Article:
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Employment Agreement

Employment Agreements are important both for you as an employer and for your employees. Employment Agreements are used to inform employees about the basic terms of employment, e.g. duties, salary and vacation. Employment Agreements can be oral but as an employer it is in your interests to enter into a formal agreement, otherwise it will be difficult to establish the terms of employment and there may be disputes.

Why are Employment Agreements important?

  • Employers are legally requried to provide a statement to the employee with certain details of their employment (e.g. the name of the employer and the start date of the employment).  These details should be included in the employment agreement and must be given to the prospective employee on or before the start of their employment. 
  • A clear agreement reduces the risk of misunderstandings or disputes with your employees, setting out, for example, what should happen when a person's employment is to be terminated, or other difficult situations.

What needs to be done when hiring?

  • Create an Employment Agreement as soon as you agree to hire a prospective employee.
  • Consider whether you need to limit the employee's ability to start a competitive business after their employment ends. It is common for employees in key positions to have non-compete restrictions in their employment agreements.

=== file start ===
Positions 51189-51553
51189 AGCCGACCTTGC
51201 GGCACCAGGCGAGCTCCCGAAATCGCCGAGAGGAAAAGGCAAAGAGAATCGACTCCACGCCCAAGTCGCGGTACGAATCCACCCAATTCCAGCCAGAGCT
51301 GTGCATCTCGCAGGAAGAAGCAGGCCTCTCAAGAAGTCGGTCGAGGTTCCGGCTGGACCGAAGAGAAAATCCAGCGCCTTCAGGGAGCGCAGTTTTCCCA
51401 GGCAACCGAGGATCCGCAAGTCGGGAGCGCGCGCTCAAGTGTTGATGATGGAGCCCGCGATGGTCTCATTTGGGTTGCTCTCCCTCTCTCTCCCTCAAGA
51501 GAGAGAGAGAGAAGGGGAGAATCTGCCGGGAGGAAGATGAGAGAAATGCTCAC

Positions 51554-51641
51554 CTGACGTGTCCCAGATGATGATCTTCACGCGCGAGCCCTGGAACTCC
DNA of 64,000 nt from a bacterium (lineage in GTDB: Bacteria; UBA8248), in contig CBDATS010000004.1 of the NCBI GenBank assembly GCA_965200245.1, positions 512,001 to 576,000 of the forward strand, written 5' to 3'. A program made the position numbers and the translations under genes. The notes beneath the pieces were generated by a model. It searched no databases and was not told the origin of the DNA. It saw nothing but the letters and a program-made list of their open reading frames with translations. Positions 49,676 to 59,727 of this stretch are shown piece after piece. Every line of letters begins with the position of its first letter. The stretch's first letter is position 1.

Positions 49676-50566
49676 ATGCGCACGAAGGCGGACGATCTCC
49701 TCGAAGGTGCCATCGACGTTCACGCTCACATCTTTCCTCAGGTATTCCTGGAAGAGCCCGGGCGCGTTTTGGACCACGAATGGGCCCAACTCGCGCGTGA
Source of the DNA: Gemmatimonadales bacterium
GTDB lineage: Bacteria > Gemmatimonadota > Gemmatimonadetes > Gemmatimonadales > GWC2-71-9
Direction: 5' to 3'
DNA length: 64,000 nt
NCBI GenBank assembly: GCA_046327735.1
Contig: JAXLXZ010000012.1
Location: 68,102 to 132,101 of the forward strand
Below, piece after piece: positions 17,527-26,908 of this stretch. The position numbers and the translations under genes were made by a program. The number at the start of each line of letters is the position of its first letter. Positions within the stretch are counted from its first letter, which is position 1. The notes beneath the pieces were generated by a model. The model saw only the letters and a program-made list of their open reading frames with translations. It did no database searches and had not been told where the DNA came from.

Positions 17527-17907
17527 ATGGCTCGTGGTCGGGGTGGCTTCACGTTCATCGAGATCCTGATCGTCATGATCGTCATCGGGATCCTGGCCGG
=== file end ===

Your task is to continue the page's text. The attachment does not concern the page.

• Where you have a collective labour agreement with a labour organisation, ensure that the Employment Agreement does not contradict the terms of the collective agreement.

Common mistakes with Employment Agreements

  • Information that employers are obliged to provide is unclear or completely omitted from the employment agreement, for example a description of work assignments.
  • The employment agreement lacks conditions that the parties have agreed on, for example a probationary period.
  • The employment agreement contains restrictions that apply longer than necessary. For example, a non-compete restriction that prevents an employee from joining a competitor for longer than is reasonable after they leave the company (generally a restriction that lasts more than 12 months is unlikley to be reasonable). This can result in the provision not being unenforceable.

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